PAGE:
Importer looks to take stigma out of Chinese scooters
Liz Hochstedler, Associate Editor
June 11, 2012
Filed under Features
Bintelli builds dealer network as scooters begin shipping in July
Justin Jackrel has heard all the complaints about Chinese scooters, and he’s experienced all the issues himself. Many scooters come unassembled, requiring hours of work to be showroom-ready; several are discovered to be damaged or inoperable; parts can be hard to find, and customer support is lacking.
But all Chinese manufacturers don’t fit into the same category, Jackrel said, and the right distributor can make all the difference. After years of importing subpar brands himself, Jackrel and his colleagues have decided to create their own brand, Bintelli.
Bintelli scooters are specially designed scooters from the Znen manufacturing facility in China. A few importers distribute the Znen brand, but Bintelli adds unique touches to its vehicles. Each Bintelli scooter engine is load tested and run on a dyno for 30 minutes, so it surpasses the traditional breaking point of unsatisfactory manufacturers. The scooters are then delivered to the Bintelli warehouse in Gainesville, Fla., where staff assembles the scooters and packages them in recyclable cardboard for safe delivery to dealers.
“What we’re doing is what the dealer wants,” Jackrel explained.
Though other Znen distributors report only two to three defective units being shipped per year, if a unit in need of repair is delivered on occasion, Bintelli will pay the dealer for any service.
“The dealers are getting compensated for major repairs that they have to do,” Jackrel said. “We don’t expect them to work for free.”
Jackrel visited a few factories in China before choosing Znen as Bintelli’s manufacturer. Bintelli has assured that each scooter features a MotoBatt battery, a Gates belt, NGK spark plugs, Duro tires, a Deni carburetor and all stainless steel hardware. Each scooter also comes with a limited two-year warranty.
“It’s not the cheapest Chinese scooter, but it’s the best Chinese scooter,” Jackrel said.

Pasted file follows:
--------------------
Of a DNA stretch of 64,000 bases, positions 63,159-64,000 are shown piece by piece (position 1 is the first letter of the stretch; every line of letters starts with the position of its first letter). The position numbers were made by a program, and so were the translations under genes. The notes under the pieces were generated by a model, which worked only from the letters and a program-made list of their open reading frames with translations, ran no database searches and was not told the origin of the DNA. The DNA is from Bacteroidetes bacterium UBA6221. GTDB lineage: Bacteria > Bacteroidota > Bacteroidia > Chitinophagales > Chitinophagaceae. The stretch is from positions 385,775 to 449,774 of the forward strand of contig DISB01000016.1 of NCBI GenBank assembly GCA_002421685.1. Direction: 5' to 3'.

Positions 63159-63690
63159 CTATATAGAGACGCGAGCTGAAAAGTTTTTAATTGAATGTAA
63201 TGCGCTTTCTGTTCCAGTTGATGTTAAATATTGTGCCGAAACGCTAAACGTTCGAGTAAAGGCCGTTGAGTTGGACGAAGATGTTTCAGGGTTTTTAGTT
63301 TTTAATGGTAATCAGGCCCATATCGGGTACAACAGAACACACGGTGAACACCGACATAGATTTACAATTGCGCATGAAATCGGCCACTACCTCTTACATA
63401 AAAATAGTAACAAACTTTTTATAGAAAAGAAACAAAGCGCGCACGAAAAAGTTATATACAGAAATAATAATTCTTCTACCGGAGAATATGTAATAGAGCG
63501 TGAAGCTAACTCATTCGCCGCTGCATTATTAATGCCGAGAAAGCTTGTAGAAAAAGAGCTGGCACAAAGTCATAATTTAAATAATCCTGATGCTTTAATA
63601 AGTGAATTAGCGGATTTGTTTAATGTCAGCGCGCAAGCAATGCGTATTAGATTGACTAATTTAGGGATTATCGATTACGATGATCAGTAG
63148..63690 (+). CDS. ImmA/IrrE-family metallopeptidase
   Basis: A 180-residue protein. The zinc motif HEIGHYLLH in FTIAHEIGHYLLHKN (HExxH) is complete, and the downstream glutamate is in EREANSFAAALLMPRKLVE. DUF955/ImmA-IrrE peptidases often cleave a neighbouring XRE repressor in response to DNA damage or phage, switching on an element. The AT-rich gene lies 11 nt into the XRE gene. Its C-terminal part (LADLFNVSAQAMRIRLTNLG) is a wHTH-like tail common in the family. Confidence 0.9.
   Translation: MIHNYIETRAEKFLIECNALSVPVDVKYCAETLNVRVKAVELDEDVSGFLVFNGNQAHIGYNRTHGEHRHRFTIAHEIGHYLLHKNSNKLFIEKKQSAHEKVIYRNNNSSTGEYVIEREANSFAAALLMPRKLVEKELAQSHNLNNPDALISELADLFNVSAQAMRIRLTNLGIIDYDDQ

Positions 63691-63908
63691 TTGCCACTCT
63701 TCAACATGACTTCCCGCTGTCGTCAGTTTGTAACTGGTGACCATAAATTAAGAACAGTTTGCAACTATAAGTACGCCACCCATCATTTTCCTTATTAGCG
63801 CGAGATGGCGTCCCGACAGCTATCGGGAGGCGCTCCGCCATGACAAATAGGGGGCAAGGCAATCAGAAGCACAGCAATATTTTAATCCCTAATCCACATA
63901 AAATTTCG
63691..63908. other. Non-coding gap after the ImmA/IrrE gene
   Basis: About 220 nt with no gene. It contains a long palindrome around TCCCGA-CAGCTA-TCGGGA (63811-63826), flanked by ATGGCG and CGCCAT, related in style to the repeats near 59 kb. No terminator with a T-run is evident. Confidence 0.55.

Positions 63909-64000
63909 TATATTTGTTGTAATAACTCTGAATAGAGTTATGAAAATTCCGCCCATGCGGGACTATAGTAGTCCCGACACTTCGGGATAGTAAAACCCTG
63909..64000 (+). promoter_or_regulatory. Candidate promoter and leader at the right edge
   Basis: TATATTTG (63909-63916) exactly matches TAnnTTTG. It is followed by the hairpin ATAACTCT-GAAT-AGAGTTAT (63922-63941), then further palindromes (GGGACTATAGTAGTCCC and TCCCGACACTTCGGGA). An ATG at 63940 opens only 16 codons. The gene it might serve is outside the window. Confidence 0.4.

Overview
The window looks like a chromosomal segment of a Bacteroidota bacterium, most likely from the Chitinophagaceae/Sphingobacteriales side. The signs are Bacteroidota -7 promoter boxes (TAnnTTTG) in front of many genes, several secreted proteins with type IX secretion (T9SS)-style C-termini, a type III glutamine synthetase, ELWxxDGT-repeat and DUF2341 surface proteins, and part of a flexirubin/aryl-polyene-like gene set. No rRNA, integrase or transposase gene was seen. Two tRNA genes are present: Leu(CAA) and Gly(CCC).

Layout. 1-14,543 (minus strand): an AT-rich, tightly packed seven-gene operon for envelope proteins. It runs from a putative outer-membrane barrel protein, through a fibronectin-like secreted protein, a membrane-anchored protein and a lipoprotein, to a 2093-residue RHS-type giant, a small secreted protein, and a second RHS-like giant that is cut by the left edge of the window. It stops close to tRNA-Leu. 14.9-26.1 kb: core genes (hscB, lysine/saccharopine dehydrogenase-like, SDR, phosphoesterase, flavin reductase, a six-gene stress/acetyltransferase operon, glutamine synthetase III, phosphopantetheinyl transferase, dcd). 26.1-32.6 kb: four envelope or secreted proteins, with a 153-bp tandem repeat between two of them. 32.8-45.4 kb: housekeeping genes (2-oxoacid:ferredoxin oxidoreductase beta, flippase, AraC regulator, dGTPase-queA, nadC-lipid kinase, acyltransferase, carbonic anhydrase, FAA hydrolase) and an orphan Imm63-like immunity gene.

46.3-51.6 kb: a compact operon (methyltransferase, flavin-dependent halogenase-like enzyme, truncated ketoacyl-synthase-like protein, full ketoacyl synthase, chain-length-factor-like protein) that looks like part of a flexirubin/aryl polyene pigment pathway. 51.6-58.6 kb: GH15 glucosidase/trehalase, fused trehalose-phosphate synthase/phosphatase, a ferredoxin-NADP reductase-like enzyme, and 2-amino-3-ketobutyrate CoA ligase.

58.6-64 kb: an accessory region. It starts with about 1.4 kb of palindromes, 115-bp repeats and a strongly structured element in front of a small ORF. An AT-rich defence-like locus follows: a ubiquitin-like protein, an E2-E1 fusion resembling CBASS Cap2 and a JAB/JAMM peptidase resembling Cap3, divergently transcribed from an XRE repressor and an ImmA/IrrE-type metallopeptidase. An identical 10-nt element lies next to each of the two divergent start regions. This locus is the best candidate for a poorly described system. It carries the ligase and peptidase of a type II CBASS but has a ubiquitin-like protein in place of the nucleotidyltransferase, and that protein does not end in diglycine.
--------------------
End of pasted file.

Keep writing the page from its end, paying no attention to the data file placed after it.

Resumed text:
Not only did the quality of the scooters draw Jackrel to Znen, but the culture of the factory did as well. Each Znen employee enjoys working there, he observed. During a factory visit, Jackrel even watched as the employee in charge of valve adjustments stopped the whole line when he found an error; the line was restarted after a fix was made.
“Little things like that really come through,” Jackrel said.
Jackrel and his colleagues, who also run Road Rat Motors, Bintelli’s sister company, knew what they were looking for in a manufacturer because they have more than a decade of experience importing products from China. In 2000, Jackrel and one of his friends began importing stand-up gas-powered scooters from China. Though they no longer are in that business, Road Rat Motors has been importing and distributing go-karts and electric vehicles since the mid-2000s.
In an effort to bring scooters into its distribution mix, the company has worked with several Chinese manufacturers. Jackrel has 10-15 models from some of those OEMs still in his warehouse, waiting for parts that never came. But Jackrel said dealers shouldn’t harshly judge all Chinese manufacturers because they’ve had similarly bad experiences.
“It’s not up to the country; it’s up to the factory and how they train their employees,” Jackrel said.
In addition to superior scooters, Bintelli is offering customer service and parts support out of Florida. The company also re-wrote the 50-60 page user manuals for each of its models, so they’re all in understandable English.